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2.9: Verbal Communication References

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    “Birth Of A Language.” CBSNews. CBS Interactive, 25 Apr. 2000. Web. 01 Dec. 2014. <>.

    Blumer, Herbert. Symbolic Interactionism: Perspective and Method. Englewood Cliffs, NJ: Prentice-Hall, 1969. Print.

    Boroditsky, Lera. “How Language Shapes Thought.” Scientific American 304.2 (2011): 62-65. Academic Search Premier. Web.

    Du Bois, John W. “Towards a Dialogic Syntax.” Cognitive Linguistics 25.3 (2014): 359-410. Web.

    Duck, Steve. “Maintenance as a Shared Meaning System.” Ed. Daniel J. Canary and Laura Stafford. Communication and Relational Maintenance. San Diego: Academic, 1994. N. pag. Print.

    Hussein, Basel Al-Sheikh. “The Sapir-Whorf Hypothesis Today.” Theory and Practice in Language Studies, 2 (2012): 642-646. Web.

    Lucy, John. “Through the Window of Language: Assessing the Influence of Language Diversity on Thought.” THEORIA : An International Journal for Theory, 20 (2010): 299-309. Web.

    Maxwell, Alexander. “Magyarization, Language Planning, and Whorf: The Word as a Case Study in Linguistic Relativism.”Multilingua – Journal of Cross-Cultural and Interlanguage Communication 23.4 (2004): 319-37. Web.

    Nelson, Katherine, and Lea Kessler Shaw. “Developing a Socially Shared Symbolic System.” Language, Literacy, and Cognitive Development: The Development and Consequences of Symbolic Communication. Ed. Eric Amsel and James P. Byrnes. Mahwah, NJ: Lawrence Erlbaum Associates, 2002. 27-58. Print.

    Ogden, C. K., and I. A. Richards. “The Meaning of Meaning” a Study of the Influence of Language upon Thought and of the Science of Symbolism. New York: Harcourt Brace, 1923. Print.

    Pelley, S. “Birth Of A Language.” CBSNews. CBS Interactive, 2000. Web. 20 Apr. 2006.

    Perlovsky, Leonid. “Language and Emotions: Emotional Sapir–Whorf Hypothesis.” Neural Networks, 22.5 (2009): 518-526. Web.

    “Playing with Words: Poems, Rhymes, Tongue twisters, Anagrams.” Playing with Words: Poems, Rhymes, Tonguetwisters, Anagrams. UK Student Life, 2002-2009. Web. 15 Dec. 2014. <>.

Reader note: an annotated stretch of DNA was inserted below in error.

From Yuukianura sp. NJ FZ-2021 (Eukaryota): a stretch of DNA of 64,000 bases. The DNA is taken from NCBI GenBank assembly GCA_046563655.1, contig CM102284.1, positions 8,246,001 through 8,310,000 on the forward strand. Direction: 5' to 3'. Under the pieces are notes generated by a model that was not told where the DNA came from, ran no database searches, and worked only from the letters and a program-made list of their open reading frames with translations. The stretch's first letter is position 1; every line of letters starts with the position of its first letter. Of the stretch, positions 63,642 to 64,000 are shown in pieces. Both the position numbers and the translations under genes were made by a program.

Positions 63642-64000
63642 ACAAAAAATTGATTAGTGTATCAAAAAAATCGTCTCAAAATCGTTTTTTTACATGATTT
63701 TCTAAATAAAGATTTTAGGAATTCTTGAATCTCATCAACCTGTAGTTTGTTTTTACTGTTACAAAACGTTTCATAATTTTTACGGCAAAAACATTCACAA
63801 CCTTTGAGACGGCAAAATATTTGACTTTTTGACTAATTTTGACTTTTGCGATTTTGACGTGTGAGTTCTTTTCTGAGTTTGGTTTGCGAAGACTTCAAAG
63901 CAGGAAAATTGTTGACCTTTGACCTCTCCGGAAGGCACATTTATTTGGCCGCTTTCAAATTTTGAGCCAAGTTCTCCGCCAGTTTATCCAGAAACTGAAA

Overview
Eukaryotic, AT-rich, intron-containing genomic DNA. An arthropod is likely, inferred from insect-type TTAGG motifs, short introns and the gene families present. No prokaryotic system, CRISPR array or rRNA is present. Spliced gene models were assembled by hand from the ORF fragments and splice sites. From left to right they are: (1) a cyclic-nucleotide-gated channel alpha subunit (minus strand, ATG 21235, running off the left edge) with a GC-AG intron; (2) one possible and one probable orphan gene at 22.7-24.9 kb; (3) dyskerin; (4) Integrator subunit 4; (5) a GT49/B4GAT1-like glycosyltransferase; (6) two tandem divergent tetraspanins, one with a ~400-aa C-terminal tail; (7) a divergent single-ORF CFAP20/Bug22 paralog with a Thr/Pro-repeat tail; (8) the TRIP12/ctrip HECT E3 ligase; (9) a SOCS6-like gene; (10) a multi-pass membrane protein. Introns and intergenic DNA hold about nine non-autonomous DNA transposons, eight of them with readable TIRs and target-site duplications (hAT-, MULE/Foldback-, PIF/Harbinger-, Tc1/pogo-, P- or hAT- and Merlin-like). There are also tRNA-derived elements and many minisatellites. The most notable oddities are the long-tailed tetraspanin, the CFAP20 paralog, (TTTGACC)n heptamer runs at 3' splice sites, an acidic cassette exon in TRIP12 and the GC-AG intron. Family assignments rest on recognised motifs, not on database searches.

Sapir, Edward. “Communication.” Encyclopedia of the Social Sciences. New York: Macmillan, 1933. Print.

    Sapir, Edward. Selected Writings of Edward Sapir in Language, Culture and Personality. Ed. David Goodman Mandelbaum. Berkeley: U of California, 1958. Print.

    Simpson, Brenton. “Examination of the Sapir-Whorf Hypothesis Through the Perspective of the Comparison and Contrast of the Chinese and Maya Languages.” n.p.: ProQuest, UMI Dissertations Publishing, 2011. Web.

    Sindoni, Maria Grazia. “Through the Looking Glass: A Social Semiotic and Linguistic Perspective on the Study of Video Chats.”Text & Talk, 34.3 (2014): 325-347.

    Vicente, Agustín, and Fernando Martínez-Manrique. “Thought, Language, And The Argument From Explicitness.”Metaphilosophy 39.3 (2008): 381-401.Academic Search Premier. Web.

    Whorf, Benjamin Lee, and John B. Carroll. Language, Thought, and Reality: Selected Writings. Cambridge, MA: Technology of Massachusetts Institute of Technology, 1956. Print.

    Contributions and Affiliations

    • Survey of Communication Study. Authored by: Scott T Paynton and Linda K Hahn. Provided by: Humboldt State University. Located at: License: CC BY-SA: Attribution-ShareAlike

    This page titled 2.9: Verbal Communication References is shared under a CC BY-SA license and was authored, remixed, and/or curated by Scott T. Paynton & Laura K. Hahn with Humboldt State University Students.